It covers the number of active funds in our sample at the start of the period (March 2012), those still in existence five years later, those that that were liquidated (including the number that underperformed prior to closure), those launched during this period, plus the number of those that underperformed. This analysis provides evidence that the SPIVA data overstates the number of active funds that underperform net of fees. In six sectors out of seven the adjustments we have made lead to the conclusion that fewer active funds underperform.
Scoring the referee
SPIVA is widely used as a scorecard of active and passive performance, largely because it deals with survivorship bias. It does so, however, by assuming that any fund which has closed or been merged into another fund has underperformed its benchmark. This assumption is not universally valid. We tested UK equity funds that had closed in the past ten years and found that 20% had outperformed before closure. In addition, SPIVA assigns a benchmark to each fund from the S&P Index series irrespective of the actual benchmark used. By contrast, we use stated benchmarks in calculating excess returns. Finally SPIVA does not measure the performance of funds launched since the start of the measurement period. Making these adjustments means that the percentage of funds that underperformed is almost invariably less than the figure published by SPIVA.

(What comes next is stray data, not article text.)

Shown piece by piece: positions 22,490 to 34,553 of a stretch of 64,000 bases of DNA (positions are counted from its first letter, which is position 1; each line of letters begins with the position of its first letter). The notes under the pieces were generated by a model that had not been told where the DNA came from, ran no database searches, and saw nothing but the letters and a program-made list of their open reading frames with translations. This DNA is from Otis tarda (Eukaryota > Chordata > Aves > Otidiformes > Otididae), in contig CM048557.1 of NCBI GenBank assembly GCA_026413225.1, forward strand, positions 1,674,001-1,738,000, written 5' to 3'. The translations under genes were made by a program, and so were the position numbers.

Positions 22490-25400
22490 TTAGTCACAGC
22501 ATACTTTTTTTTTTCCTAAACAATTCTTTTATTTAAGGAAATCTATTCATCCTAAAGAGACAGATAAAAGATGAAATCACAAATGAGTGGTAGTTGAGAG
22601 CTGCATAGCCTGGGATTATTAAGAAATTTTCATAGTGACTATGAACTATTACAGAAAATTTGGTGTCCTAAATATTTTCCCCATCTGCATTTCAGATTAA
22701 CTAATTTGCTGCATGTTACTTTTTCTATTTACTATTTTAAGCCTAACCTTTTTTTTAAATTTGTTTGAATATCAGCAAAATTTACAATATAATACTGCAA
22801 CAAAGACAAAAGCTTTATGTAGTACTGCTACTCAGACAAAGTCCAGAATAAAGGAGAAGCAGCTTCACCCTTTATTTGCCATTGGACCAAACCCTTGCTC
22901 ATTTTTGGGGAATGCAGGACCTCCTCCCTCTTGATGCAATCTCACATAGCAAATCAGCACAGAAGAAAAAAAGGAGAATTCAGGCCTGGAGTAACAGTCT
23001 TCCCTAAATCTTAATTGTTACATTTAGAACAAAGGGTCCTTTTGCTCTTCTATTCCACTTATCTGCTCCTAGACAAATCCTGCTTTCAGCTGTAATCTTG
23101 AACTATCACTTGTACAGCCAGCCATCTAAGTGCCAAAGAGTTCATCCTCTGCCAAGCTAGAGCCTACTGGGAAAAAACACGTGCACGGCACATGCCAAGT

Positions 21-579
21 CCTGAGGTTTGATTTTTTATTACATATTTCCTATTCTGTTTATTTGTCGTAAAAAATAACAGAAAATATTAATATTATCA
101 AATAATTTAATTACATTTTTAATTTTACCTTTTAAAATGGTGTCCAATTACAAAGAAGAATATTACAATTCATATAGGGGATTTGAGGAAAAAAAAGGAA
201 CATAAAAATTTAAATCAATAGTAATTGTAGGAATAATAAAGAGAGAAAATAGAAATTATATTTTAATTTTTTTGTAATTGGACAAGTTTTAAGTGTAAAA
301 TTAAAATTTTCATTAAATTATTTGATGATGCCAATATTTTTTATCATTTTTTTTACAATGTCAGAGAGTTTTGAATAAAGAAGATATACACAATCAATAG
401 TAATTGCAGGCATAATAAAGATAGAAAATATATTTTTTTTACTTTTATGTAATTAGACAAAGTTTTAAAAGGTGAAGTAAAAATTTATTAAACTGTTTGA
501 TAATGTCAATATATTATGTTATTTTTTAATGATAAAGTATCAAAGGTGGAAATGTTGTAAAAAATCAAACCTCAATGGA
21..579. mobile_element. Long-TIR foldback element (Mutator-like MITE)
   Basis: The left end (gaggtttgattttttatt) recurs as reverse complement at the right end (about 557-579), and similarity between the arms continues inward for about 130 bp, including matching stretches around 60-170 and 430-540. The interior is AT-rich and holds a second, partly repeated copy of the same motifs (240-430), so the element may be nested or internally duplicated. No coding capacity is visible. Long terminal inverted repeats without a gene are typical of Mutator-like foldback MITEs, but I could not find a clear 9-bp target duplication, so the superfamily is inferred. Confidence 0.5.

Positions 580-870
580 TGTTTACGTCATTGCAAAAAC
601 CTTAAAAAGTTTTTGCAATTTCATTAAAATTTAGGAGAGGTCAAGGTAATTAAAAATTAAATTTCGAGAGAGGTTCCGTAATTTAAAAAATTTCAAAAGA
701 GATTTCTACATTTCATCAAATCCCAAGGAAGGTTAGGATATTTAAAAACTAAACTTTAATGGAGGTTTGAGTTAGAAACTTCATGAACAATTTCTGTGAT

Active wins in fixed income
Bond indices have weaker theoretical foundations than equity indices. There is little logic in investing in an index which gives higher weight to the borrowers which have issued more debt, such as the Italian government in developed markets or the Venezuelan government in an emerging markets context. On top of this, the level of turnover (and therefore costs) in bond indices is much higher because new securities – which make up 20% of bond market capitalisation in any given year -have to be included in the index.
A clear illustration of these points comes from high yield and emerging markets debt sectors. In high yield, the largest ETF, the SPDR Bloomberg Barclays High Yield Bond ETF (“JNK”) has tracked its benchmark index (the Bloomberg Barclays High Yield Very Liquid Index) poorly (Figure 6, blue bars). There is a similar picture in emerging markets debt, where the largest ETF tracking the US dollar index (“EMB” or iShares JP Morgan USD Emerging Markets Bond ETF) has underperformed by 0.8% annualized in five years (Figure 6, purple bars).
Even in investment grade corporate bonds, the annual shortfall in ETF returns against the index is 0.4%. This bears out the point that bond markets do not lend themselves to index investing and an active manager does not need to beat the index to do a better job than passive.
It is true that, as Figure 5 shows, the average active manager in high yield and emerging markets debt has not done well against indices either. However, given that it is passive funds and not indices that are investible, the scale of ETFs’ shortfall in fixed income is a better measure of the real benchmark.